It ended OK as no charges were pressed and he was released into my care. But it was a sobering experience for him and not something he has any wish to repeat.
Obviously your situation will be different but I'd just caution that a police section may not be their response to being called.
Best of luck to you.
Thanks. Yes I really dont want to go for that option to be honest. As you say, I dont really trust what will happen.
Hes off again. Twice in two weeks.
Last night we found Coke all over the wall in the room where his PC is. We've got past experience with this sort of thing - hes lost his temper while playing computer games and broken things. Also, hes got a habit of something breaking (even if its an accident) and then just leaving it and not bothering to tell anyone.
Anyway, so we're 99.99% sure hes done this. So wife has a calm word with him and asked him whats going on here. In about 3 seconds literally hes gone from 0 to 100. Hes up in his mothers face (2nd time in a week now), being really aggressive and swears blind that no-one ever believes him and hes got no idea how the Coke got up the wall.
The things worrying us right now are:-
1) His aggression. He seems to think if he disagrees with someone he can get up in their face and escalate things. Let alone the fact that this is his mother we're talking about here.
2) He seems to think that hes not wrong. I've literally heard "I didn't do it and you always accuse me of lying" about 50 times. EVERY SINGLE TIME so far hes been found out. One time he is going to be telling the truth I know but still his average isn't good.
What do we do?
We've removed his PC privileges AGAIN. Mainly due to the unacceptable aggressive behaviour. In all honesty, if he'd admitted he'd done it straight away he would have been give a task to clean the wall, and a warning about his behaviour.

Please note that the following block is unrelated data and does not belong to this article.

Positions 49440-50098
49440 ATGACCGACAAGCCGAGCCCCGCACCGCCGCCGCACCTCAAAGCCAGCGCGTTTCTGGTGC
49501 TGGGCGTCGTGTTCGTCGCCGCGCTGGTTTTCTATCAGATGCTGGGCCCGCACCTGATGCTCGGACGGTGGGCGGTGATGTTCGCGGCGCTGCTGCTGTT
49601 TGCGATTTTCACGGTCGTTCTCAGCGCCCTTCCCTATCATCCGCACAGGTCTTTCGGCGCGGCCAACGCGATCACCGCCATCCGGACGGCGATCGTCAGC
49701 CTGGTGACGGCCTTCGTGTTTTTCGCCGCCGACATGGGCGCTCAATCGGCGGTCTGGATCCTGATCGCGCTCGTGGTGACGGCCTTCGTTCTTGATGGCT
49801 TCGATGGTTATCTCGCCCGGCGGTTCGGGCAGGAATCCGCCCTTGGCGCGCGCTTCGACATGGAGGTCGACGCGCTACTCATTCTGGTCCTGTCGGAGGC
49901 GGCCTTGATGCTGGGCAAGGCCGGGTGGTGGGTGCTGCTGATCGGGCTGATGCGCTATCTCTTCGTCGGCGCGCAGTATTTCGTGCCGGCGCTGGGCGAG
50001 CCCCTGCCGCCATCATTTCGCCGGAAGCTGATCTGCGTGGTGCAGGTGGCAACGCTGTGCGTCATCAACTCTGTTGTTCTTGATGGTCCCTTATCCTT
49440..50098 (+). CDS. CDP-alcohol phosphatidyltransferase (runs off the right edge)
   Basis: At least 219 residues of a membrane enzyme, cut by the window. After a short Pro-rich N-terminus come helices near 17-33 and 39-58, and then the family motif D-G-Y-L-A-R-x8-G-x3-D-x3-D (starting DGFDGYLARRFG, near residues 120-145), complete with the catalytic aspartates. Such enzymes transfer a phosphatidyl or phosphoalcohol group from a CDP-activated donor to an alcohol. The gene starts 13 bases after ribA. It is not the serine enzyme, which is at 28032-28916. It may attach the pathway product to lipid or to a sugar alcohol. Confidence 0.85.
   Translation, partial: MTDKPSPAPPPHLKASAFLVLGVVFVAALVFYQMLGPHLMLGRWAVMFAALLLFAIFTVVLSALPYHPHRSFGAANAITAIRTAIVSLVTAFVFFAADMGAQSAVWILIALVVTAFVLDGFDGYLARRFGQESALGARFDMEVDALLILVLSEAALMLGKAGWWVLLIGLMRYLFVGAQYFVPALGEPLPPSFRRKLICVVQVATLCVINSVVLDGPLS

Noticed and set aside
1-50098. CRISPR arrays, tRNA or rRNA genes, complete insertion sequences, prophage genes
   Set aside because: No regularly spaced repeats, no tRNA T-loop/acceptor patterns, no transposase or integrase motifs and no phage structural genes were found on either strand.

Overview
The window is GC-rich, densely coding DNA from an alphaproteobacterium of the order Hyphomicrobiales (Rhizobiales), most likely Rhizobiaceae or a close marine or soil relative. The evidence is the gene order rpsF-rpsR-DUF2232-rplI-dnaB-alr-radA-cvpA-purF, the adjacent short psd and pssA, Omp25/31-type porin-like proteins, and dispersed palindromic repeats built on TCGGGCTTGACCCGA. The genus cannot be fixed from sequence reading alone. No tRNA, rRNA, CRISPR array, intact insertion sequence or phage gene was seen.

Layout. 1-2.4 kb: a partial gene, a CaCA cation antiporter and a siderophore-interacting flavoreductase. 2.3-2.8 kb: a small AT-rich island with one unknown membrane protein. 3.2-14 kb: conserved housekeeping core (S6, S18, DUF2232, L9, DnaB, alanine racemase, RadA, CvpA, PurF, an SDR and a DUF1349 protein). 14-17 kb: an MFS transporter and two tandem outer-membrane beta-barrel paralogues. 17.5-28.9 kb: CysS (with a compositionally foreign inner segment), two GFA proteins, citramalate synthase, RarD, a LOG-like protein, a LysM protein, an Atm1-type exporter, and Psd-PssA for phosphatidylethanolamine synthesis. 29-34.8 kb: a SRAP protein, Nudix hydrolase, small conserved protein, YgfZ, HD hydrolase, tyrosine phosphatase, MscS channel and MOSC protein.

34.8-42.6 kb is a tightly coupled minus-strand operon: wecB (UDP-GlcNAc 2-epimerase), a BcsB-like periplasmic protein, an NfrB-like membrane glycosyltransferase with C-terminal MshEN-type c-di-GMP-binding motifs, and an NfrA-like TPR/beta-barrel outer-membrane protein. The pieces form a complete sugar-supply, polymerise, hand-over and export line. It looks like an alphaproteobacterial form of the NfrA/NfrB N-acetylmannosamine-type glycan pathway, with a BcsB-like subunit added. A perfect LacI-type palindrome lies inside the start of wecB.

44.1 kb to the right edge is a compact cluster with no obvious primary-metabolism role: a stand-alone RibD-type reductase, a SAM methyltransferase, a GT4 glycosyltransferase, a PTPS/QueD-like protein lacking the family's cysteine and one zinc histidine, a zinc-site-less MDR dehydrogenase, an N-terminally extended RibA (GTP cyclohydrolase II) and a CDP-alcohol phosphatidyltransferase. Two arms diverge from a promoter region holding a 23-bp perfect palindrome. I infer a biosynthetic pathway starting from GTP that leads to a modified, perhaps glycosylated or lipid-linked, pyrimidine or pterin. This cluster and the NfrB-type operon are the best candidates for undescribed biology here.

I honestly don't know how hes going to cope in the real world as an adult.
It must be difficult as it sounds like you've got normal teenage stuff which is aggravated by Aspergers. Would it work if instead of banning the PC per se, he just isn't allowed to go on it until he's done the things that have been asked of him? that way it's his choice whether he goes on it or not. That said he probably needs some down time when he first gets home from school but maybe there is an alternative way he can wind down e.g TV; read; exercise?
Yes we've tried this. We've tried a few simple rules too. Just simple things like homework gets done at some point and food is not left around the house. Respect the fact that others live in the house, And no lying and definitely no aggressive behaviour at all.
He gets away with murder to be honest. But still he fails on all of these.
Of course, it takes some getting used to but when hes in your face screaming "go on, go on then lets go for it" (and this is to his 5ft 1in mother) then its a worry.
have you tried calling the autism helpline on here for advice?